External Use Case

Cold Water Coral Reefs

Improving Knowledge About Cold Water Coral Reefs


Develop a deep-learning method for analysing underwater video footage of cold-water coral (CWC) reefs in the Bay of Biscay. This approach will automate the quantification of live and dead coral, as well as identify key species within the reef ecosystem.
This technology will be particularly valuable for studying deep-sea CWC reefs, such as those found in La Gaviera Canyon, due to the challenges associated with traditional manual analysis.

Development actions during iMagine


Project Planning and Requirements Gathering: This phase includes detailed discussions with stakeholders to finalize the scope, functionalities, and technical requirements of the service.


Development and Testing: The actual development of the service, including the implementation of the deep learning algorithms for image labelling, should be carried out in this phase. It is crucial to allocate enough time for testing and debugging to ensure the accuracy and reliability of the results.


User Interface Design and Implementation: The development of a user-friendly interface for uploading images, visualising results, and interacting with the labelled data should be completed during this phase.


Data Management and Storage: Establishing a robust data management system to store and organize the labelled data is essential for future monitoring and analysis.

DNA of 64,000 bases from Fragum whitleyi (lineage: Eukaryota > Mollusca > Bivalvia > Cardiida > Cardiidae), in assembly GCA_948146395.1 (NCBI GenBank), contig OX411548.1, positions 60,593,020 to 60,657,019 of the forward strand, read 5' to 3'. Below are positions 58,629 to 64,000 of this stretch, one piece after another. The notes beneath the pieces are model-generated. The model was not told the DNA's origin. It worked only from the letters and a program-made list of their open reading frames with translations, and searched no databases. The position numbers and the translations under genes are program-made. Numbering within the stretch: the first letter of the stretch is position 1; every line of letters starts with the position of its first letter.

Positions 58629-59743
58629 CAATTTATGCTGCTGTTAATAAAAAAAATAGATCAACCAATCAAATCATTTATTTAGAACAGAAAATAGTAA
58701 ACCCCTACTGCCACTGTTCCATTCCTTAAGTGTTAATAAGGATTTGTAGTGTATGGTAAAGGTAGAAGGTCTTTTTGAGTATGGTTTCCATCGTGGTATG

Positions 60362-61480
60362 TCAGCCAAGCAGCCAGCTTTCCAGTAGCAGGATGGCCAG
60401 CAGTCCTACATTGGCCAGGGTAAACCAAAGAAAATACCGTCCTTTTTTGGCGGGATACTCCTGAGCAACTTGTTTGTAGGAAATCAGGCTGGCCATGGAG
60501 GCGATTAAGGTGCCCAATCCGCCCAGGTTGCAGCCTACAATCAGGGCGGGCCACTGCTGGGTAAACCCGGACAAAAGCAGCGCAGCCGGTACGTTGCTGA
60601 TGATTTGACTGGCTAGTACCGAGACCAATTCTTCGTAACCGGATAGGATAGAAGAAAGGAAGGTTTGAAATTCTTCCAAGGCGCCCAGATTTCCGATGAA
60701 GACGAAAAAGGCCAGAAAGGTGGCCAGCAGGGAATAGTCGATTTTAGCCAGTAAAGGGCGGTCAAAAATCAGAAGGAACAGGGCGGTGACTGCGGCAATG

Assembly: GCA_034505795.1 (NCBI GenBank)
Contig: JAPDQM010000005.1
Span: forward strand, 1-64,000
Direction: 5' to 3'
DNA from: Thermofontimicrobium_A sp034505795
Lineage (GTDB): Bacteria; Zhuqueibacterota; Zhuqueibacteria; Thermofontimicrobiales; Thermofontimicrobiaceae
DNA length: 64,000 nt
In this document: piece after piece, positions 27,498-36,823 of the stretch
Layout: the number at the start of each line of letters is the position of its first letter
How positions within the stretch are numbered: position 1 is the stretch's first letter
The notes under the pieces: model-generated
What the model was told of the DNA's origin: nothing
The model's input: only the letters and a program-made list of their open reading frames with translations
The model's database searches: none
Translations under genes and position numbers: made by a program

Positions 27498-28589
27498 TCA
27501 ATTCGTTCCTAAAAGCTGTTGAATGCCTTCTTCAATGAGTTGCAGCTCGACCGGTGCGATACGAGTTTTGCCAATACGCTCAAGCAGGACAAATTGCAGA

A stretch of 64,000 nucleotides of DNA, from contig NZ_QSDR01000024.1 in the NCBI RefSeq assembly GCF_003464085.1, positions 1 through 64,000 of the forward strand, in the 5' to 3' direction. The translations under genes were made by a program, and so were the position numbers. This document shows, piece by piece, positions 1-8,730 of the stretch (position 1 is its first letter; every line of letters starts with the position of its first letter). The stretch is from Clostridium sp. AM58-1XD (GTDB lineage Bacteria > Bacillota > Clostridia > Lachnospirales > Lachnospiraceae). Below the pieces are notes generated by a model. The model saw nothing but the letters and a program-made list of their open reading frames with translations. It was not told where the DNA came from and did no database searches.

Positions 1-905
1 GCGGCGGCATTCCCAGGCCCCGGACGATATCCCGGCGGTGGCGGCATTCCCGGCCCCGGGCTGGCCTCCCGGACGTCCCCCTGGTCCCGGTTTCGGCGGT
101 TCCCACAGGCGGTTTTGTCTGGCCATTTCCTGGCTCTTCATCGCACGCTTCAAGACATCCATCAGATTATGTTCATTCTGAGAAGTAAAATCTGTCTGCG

Documentation and User Support: Proper documentation of the service’s functionalities and user support materials should be prepared to assist users in effectively utilising the service.


Final Testing and Quality Assurance: Before launching the service, a comprehensive final testing and quality assurance process should be conducted to identify and rectify any potential issues.


Service Deployment: After successful testing and validation, the service can be deployed for use by researchers and conservationists.

Expected Results


This use case will contribute to effective conservation strategies in the face of climate change and human pressures by improving our understanding of CWC reef health, biodiversity, and ecological processes. The findings can also inform marine spatial planning efforts, promoting sustainable practices.

Involved Institutions


Instituto Español de Oceanografía (IEO, CSIC)